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Thread: The Hammond Postulate

  1. #1 The Hammond Postulate 
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    States - The structure of a transition state resembles the structure of the nearest stable species.
    Transition states for endothermic steps structurally resemble products, and transition states for exothermic steps structurally resemble starting materials.

    I can't get my head round the second paragraph. I learned that in an exothermic reaction the product is more stable than the reactant therefore the structure should surely resemble the product and vice versa for endothermic reactions.

    am i missing something here? or did my book just get it wrong?


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    I learned that in an exothermic reaction the product is more stable than the reactant therefore the structure should surely resemble the product and vice versa for endothermic reactions.
    But not every reaction has to out a product that tend to be more stable, other wise how can we have so many firece reactions, since after 4.6 billion years "reacting" of the earth everything should've been quite stable.........don't know if it's a agood point.b


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  4. #3  
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    But not every reaction has to out a product that tend to be more stable, other wise how can we have so many firece reactions, since after 4.6 billion years "reacting" of the earth everything should've been quite stable.........don't know if it's a agood point.b
    it is an interesting point. However the reactions we get that our fierce are not necessarily spontaneous. If the reaction has a high activation energy it will still not happen after 4.6 billion years.

    For a good example look at the desk your computer is currently on. If it is wooden then the most stable state would be ash so it should spontaneously burst into flames however the activation energy prevents it.

    You are right that not every reaction has to out a product that tend to be more stable, these are endothermic reactions where energy is taken in during the reaction producing a less stable product however this is taken into account of my question.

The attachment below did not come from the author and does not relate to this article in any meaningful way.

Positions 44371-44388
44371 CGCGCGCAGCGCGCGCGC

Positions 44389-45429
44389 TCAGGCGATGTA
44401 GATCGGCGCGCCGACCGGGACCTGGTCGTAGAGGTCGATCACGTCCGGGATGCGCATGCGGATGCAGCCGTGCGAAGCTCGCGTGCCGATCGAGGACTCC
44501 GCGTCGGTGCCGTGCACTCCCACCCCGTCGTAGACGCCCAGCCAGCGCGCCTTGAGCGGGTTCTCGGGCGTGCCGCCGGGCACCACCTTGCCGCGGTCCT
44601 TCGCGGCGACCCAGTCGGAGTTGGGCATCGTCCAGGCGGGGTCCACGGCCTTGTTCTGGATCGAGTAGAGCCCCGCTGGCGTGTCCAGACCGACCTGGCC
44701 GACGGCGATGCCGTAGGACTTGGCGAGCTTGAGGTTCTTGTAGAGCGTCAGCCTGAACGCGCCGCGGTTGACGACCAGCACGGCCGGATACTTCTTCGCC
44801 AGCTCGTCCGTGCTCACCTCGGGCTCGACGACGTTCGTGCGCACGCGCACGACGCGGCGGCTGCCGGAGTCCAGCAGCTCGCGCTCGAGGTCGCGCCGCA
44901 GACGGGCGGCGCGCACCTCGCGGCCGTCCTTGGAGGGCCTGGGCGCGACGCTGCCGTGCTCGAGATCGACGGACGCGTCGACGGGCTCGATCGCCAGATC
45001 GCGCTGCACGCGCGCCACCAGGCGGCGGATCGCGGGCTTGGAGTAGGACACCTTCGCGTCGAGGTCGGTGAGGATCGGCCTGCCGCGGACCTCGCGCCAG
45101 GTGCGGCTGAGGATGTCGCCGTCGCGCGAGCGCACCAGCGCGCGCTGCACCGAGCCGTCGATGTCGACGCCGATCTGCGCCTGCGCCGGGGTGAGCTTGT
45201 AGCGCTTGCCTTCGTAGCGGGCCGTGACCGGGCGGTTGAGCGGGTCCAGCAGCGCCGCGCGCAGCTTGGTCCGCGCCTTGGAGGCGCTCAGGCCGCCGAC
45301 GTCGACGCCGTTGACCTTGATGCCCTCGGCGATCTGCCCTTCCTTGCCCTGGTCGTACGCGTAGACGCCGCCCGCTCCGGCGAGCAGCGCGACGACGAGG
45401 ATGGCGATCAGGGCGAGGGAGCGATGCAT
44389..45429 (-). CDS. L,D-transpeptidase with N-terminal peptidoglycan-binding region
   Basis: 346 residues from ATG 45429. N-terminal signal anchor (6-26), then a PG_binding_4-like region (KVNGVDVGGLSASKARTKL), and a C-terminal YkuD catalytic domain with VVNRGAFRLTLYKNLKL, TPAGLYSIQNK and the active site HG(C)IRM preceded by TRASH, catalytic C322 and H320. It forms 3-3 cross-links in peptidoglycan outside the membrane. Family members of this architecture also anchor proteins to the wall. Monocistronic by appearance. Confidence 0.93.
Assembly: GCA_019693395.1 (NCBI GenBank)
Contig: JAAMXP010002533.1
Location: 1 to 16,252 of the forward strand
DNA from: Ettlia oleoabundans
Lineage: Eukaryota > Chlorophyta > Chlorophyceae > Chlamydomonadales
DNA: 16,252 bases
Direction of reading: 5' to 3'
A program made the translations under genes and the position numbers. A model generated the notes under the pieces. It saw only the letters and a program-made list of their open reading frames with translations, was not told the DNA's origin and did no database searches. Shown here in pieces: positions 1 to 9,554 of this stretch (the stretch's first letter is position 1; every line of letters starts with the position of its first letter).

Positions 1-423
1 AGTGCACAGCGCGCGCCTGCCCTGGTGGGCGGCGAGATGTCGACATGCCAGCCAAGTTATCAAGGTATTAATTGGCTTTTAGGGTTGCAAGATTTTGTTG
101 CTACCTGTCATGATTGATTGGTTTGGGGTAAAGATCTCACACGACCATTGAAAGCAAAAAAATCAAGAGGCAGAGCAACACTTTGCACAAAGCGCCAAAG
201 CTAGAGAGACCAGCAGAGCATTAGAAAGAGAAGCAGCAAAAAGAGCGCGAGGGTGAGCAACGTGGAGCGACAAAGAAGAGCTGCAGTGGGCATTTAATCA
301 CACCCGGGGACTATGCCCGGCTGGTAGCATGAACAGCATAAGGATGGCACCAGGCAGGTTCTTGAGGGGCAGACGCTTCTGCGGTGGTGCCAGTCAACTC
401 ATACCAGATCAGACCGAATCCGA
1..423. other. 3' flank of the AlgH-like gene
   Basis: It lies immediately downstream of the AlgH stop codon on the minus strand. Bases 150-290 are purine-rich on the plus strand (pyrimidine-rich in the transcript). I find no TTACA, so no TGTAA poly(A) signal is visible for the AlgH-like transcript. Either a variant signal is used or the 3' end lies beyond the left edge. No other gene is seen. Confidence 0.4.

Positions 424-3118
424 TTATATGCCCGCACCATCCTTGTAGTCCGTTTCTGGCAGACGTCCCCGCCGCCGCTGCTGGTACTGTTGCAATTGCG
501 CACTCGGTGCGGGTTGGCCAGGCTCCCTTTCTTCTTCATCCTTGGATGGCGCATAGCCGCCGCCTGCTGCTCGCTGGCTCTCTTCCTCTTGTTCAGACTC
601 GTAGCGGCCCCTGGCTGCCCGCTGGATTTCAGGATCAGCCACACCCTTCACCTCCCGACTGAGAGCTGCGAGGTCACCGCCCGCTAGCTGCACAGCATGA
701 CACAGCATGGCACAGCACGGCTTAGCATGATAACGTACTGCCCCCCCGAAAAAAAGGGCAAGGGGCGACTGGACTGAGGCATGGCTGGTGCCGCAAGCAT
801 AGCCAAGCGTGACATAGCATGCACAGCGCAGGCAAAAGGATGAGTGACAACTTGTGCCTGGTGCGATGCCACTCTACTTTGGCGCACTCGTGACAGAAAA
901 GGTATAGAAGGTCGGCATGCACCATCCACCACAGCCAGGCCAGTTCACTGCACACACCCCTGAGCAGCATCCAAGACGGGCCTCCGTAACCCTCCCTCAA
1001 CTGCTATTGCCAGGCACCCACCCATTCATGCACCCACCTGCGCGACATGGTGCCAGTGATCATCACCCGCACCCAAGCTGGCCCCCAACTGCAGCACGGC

unfortunately your point doesnt help answer the question which is related to structure of the transition states. Thanks anyway
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    Oh I see... But then I don;t get what your question is.
    Vice versa
    means that you think product of endothermic reactions should also be resemble to he intermediate, and near to the trasition state, as the product tend to be more stable, don't you? I got feel a bit obsecure.......
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  6. #5  
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    well i have already stated what the hammond postulate is.

    The product of an endothermic reaction is less stable than the reactants as energy is taken in. thats pretty much the definition.


    therefore by my understanding if the transition state resembles the structure of the nearest stable species. it should structually resemble starting products as this is more stable.

    yet the definition goes onto say that the endothermic reaction transition states resemble products.

    seems to be in direct contradiction to my understanding.

    so either i'm wrong or the book is wrong.
    books are usually right so i was hoping someone could help me out
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  7. #6  
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    ....if the transition state resembles the structure of the nearest stable species. it ......
    Is it what your book said, cuz' as I learned transition state resembles that of the species nearest to it in free energy. I think these two are different. Go check on wikipe...
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  8. #7  
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    definetly what the book says

    im guna read it again
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    ah i see the higher the energy of the transition state. the later it will occur in a reaction.

    because the endothermic reactions have a high energy transition state it will occur later in the reaction thus resembling a product
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  10. #9  
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    but have you check whether "the transition state resembles the structure of the nearest stable species." is wrong or not?
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  11. #10  
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    yeh i think when my book speaks of stability it is referring to the relative bond strengths in the transition state

    in an exothermic reaction...the bond formed is going to be stonger than the bond broken. therefore the transition state will be formed earlier in the reaction as the new bond is more stable than the old one.

    i think my book used a poor choice of words in stability as it was rather unclear
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